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Google's Search Engine Will Now Warn You When It Doesn't Have a Reliable Answer

A new prompt warns users to take search results with a grain of salt when they look up 'rapidly evolving' topics.

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Google said Friday it will notify people when they look up breaking news or other “rapidly evolving” issues that their search results may be unreliable. It’s one of several fact-checking measures the tech giant has incorporated in recent years to curb the spread of misinformation and provide important context to topics that start trending online.

The new prompt warns users that the topic in question is developing, so its search results are changing quickly as more authoritative information comes to light. “If this topic is new, it can sometimes take time for results to be added by reliable sources,” the prompt, which pops up above the search results, says in part. In short, take whatever you’re seeing with a grain of salt for now.


To determine when to include the warning, Google has trained its software systems to detect rapidly developing topics that have a limited range of sources weighing in so far, according to Danny Sullivan, Google’s public liaison for search.

“We’ll now show a notice indicating that it may be best to check back later when more information from a wider range of sources might be available,” he wrote in a blog post Friday.


Google confirmed to Recode on Thursday that it started testing this feature about a week ago. At the time, a company spokesperson told the outlet the warning is only popping up in a small percentage of search results about trending topics that are still developing. These notices are rolling out in English to U.S. users first, but Google plans to expand the feature’s release “over the coming months,” the company said Friday.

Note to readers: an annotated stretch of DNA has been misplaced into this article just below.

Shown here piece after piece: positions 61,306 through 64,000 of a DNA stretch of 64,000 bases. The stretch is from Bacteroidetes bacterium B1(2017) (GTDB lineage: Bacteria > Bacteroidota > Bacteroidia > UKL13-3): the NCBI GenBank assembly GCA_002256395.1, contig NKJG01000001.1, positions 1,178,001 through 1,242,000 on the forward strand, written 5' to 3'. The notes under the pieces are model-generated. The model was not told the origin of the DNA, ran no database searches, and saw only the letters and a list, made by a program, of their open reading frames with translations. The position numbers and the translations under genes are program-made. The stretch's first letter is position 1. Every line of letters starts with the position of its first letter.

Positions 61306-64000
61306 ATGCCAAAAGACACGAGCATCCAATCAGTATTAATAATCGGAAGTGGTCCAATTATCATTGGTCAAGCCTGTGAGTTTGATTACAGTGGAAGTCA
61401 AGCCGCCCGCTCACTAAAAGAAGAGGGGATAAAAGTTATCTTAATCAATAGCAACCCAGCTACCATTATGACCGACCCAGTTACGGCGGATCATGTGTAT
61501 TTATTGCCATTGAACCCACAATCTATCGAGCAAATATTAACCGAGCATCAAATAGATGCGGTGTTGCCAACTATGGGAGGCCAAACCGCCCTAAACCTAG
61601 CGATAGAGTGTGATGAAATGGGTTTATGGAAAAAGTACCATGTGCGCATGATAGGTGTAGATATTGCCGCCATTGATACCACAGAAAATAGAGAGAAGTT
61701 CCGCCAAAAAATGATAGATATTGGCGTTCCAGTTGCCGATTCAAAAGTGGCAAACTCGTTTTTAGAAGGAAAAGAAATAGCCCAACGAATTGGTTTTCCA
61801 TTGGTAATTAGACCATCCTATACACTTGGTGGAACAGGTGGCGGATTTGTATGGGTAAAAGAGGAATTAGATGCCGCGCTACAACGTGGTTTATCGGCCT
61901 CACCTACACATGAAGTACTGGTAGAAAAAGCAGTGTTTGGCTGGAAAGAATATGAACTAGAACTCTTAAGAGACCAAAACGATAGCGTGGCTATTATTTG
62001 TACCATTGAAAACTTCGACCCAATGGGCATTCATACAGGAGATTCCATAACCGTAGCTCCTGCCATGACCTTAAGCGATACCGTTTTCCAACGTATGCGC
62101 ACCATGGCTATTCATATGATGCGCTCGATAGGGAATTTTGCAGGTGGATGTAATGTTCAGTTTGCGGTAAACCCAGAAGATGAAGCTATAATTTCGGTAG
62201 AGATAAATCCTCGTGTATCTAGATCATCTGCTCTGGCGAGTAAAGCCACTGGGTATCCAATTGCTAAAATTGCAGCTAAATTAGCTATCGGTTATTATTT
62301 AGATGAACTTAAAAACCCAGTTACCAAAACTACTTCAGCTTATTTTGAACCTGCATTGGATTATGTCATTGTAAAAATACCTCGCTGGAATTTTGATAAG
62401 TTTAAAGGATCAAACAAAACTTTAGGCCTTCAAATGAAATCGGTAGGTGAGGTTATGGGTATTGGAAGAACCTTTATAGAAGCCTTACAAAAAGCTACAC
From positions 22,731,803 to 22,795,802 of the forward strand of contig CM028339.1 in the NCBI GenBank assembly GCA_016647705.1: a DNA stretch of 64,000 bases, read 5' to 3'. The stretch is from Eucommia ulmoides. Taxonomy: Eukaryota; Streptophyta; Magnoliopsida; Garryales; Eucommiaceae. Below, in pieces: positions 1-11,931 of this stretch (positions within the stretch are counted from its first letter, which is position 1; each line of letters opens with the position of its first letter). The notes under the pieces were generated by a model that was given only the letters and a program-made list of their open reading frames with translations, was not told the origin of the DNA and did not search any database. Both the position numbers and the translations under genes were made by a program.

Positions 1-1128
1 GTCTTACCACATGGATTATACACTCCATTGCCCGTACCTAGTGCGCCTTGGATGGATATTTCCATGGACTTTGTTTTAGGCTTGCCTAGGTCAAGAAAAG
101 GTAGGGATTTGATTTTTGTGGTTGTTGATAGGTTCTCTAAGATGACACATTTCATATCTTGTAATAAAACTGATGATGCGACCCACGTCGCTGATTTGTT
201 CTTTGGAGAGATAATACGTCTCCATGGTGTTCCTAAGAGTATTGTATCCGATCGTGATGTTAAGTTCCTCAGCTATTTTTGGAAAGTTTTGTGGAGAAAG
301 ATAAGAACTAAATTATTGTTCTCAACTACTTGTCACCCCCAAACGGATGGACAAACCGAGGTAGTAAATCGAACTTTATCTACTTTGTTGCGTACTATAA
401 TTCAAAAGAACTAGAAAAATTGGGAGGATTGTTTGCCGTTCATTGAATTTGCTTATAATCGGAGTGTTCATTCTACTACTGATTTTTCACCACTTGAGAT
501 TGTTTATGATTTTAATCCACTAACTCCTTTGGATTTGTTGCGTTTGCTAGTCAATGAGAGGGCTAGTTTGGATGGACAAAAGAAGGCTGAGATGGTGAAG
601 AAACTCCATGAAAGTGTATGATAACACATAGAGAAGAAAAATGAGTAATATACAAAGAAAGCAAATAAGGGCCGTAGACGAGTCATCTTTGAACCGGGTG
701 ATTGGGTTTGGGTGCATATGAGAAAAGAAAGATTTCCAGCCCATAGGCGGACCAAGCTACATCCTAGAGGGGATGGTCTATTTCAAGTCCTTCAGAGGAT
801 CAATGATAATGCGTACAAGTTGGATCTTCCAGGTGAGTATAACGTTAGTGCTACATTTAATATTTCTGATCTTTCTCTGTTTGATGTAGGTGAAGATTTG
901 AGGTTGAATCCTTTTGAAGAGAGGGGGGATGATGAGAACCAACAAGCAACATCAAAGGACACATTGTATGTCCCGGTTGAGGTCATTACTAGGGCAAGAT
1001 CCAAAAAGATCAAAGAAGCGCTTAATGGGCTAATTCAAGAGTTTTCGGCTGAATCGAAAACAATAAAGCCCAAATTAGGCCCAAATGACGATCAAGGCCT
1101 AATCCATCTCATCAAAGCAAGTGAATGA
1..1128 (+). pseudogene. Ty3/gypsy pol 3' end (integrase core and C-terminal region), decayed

In an interview with Recode, Sullivan said that the notice isn’t meant to indicate whether the results you’re seeing are right or wrong; it’s a warning that additional information may come out later. For example, he cited suspected UFO sightings and recent trending search queries such as “why is britney on lithium” and “black triangle ufo ocean” as searches that could trigger the notice.

“When anybody does a search on Google, we’re trying to show you the most relevant, reliable information we can,” Sullivan told the outlet. “But we get a lot of things that are entirely new.”

Between the contentious 2020 U.S. presidential election and the global covid-19 pandemic, online platforms have faced a reckoning for their role in the spread of conspiracy theories and disinformation campaigns. Google is one of several tech giants working to provide more context to what people come across on the internet. Last year, it added fact-checking labels to images found via its Google Images search and knowledge panels to search results about covid-19 vaccines, among other updates aimed at improving search literacy.


Most recently, at its annual I/O developer conference in May, Google debuted a new label for search results—”About this result”—to give U.S. users important context about the sources they’re seeing, CNN reported. The company also said it’s working with Wikipedia to incorporate news ways to provide users with background information on websites, including short descriptions.